Looking at the recent, highly politicized fights over global warming, stem cell research and evolution, a foreign observer might think that the American public sees scientists as a class of people above sweat shop owners, but below pornographers. Similarly, the outrage on many science blogs over the public response to those issue could lead readers to think that scientists view the American public as angry villagers ready to burn chemists at the stake for witchcraft.
Today, the most comprehensive poll to date exploring the American people's relationship with science, conducted by the non-partisan Pew Research group, has shown that many of those perceptions are just plain wrong.
The poll contacted 2,001 non-scientists and 2,533 scientists. It found that scientists are optimistic about the health of their profession and the place of American science in the world. Similarly, average Americans love scientists, understand science as they confront it in their daily lives and believe that the government should increase the funding of science. However, there are two large exceptions to that rosy picture.
But first the good news! In the poll, Americans ranked scientists below only teachers and members of the military in respect. The poll also found that 74 percent of non-scientists polled think that government investment in basic science pays off in the long run, and 60 percent said that government investment in research plays a crucial role in the advancement of science. In fact, 84 percent of those polled said science has a positive effect on their lives, even going as far as to say genetics and nuclear power resulted in more good than ill. Plus, 64 percent of the non-scientists polled said they trusted scientists as non-partisan.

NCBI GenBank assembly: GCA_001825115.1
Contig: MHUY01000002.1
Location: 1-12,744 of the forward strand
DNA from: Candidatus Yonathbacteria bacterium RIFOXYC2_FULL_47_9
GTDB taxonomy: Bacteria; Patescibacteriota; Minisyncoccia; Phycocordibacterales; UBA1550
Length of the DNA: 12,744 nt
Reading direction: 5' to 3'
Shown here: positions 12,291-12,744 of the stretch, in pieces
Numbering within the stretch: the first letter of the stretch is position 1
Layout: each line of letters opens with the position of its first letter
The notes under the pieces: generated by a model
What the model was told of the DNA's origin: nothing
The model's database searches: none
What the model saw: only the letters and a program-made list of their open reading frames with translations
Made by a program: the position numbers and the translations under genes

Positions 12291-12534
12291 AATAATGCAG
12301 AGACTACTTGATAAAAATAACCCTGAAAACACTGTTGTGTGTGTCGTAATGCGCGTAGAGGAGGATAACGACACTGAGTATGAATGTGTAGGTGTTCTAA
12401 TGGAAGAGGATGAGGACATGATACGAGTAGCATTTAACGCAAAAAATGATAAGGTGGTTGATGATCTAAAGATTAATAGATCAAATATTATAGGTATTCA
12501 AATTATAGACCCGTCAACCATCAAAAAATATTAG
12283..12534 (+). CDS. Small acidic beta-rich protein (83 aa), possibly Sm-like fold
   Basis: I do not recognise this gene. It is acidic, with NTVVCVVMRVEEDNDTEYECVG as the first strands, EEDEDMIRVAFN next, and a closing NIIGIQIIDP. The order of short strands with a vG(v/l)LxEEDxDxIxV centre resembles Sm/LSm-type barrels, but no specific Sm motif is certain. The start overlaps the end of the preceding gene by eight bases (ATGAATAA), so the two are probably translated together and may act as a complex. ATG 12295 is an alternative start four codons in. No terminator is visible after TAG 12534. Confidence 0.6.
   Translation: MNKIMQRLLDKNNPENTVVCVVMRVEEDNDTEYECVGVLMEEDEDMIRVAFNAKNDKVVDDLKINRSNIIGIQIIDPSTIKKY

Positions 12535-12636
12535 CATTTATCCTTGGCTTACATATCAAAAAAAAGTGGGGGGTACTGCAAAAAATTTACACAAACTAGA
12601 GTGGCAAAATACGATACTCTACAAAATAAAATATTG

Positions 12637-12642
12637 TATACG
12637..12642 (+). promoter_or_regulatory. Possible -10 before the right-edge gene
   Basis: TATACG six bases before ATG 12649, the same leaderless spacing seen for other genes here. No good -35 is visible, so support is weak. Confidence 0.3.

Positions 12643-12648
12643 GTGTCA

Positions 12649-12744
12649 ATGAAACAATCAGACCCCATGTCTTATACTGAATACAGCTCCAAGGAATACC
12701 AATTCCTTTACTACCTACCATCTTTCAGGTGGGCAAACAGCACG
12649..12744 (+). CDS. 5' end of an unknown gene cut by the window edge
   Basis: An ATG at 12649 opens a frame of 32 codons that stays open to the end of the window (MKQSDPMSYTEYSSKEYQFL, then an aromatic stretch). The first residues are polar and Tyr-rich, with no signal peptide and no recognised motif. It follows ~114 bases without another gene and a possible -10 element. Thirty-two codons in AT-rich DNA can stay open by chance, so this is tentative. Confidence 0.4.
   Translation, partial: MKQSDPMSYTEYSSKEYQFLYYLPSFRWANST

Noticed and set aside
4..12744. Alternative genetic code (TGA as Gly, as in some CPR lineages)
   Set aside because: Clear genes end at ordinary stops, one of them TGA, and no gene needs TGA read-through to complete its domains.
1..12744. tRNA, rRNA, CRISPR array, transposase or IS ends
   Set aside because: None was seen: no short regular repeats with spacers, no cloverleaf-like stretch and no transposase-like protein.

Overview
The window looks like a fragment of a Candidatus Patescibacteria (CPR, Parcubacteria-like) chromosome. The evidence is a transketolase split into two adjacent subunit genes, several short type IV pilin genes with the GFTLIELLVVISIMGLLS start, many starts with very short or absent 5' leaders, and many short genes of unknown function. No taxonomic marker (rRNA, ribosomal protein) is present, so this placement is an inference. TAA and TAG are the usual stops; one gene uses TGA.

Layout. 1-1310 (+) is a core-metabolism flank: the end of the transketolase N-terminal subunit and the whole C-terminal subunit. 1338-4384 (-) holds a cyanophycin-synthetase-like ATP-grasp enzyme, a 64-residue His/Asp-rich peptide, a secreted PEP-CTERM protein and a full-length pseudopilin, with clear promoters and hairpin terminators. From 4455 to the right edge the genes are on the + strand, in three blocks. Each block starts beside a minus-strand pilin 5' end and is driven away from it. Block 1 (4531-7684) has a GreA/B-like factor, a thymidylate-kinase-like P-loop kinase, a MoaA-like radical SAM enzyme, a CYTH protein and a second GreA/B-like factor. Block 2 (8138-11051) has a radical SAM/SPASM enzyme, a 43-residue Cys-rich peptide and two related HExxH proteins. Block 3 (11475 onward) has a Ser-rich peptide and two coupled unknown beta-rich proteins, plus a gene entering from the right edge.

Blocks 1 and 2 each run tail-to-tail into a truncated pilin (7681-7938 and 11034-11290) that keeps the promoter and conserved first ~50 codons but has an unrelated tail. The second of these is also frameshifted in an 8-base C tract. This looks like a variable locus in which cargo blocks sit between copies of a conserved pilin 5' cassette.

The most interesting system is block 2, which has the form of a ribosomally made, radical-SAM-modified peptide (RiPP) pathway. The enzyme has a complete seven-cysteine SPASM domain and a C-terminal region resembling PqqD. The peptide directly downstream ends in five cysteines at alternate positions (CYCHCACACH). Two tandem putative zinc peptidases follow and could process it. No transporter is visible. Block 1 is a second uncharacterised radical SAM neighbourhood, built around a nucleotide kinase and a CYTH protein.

Additionally, the non-scientists polled by Pew showed a good understanding of science as it pertains to their daily lives and personal health, with 91 percent of them correctly identifying Aspirin as non-prescription drug that prevents heart attacks (however, only 46 percent knew electrons were smaller than atoms).
Here's the bad news. There seems to be a serious disconnect between the scientific community and the public on the issues of climate change and evolution. 87 percent of scientists polled said that life evolved over time, as opposed to just 32 percent of the non-scientists. Similarly, 84 percent of scientists polled said humans cause climate change, as opposed to 49 percent of the non-scientists polled.
However, those disagreements are not due to ignorance. A majority of the climate change deniers and Creationists polled said that they were aware of scientific evidence supporting evolution and human generated climate change, and were aware that the vast majority of scientists believed in evolution and anthropogenic global warming. Oddly enough, even though the Creationists disagreed with the most basic tenants of biological science, 63 percent of them said scientists contributed positively to society.
With such a high percentage of people who disagree with the results of science still praising the work of science, is there a possibility that Creationists and global warming deniers simply don't understand the actual definition of science?
Scott Keeter, director of survey research for the Pew Research Center, said that he didn't ask people what their definition of science was, as they thought the question would be too divisive. He did, however, say that 76 percent of the scientists polled thought that the media couldn't distinguish between good and bad science.
So if anti-evolutionists and the global warming denying tin-foil-hat crowd don't understand science, maybe they should be reading more Popular Science! Or I just need to work harder. Sorry America, my bad.
Five amazing, clean technologies that will set us free, in this month's energy-focused issue. Also: how to build a better bomb detector, the robotic toys that are raising your children, a human catapult, the world's smallest arcade, and much more.